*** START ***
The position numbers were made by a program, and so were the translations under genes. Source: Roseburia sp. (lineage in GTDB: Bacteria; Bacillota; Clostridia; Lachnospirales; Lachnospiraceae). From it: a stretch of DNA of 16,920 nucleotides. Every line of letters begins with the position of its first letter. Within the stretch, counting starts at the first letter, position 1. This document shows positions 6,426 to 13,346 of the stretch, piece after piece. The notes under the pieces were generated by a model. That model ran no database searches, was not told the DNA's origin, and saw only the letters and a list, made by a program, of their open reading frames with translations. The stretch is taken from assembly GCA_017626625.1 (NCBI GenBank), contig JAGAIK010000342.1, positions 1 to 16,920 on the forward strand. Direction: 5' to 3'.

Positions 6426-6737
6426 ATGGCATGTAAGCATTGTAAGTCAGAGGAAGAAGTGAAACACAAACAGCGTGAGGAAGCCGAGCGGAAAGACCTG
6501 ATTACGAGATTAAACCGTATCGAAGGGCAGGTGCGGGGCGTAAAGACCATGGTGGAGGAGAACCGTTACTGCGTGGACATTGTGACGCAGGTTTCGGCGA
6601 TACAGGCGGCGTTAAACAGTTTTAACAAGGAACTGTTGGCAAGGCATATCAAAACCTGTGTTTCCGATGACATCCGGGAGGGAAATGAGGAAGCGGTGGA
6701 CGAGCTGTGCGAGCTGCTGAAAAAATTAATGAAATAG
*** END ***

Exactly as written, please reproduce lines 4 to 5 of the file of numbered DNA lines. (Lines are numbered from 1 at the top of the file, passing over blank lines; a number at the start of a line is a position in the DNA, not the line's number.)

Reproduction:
6501 ATTACGAGATTAAACCGTATCGAAGGGCAGGTGCGGGGCGTAAAGACCATGGTGGAGGAGAACCGTTACTGCGTGGACATTGTGACGCAGGTTTCGGCGA
6601 TACAGGCGGCGTTAAACAGTTTTAACAAGGAACTGTTGGCAAGGCATATCAAAACCTGTGTTTCCGATGACATCCGGGAGGGAAATGAGGAAGCGGTGGA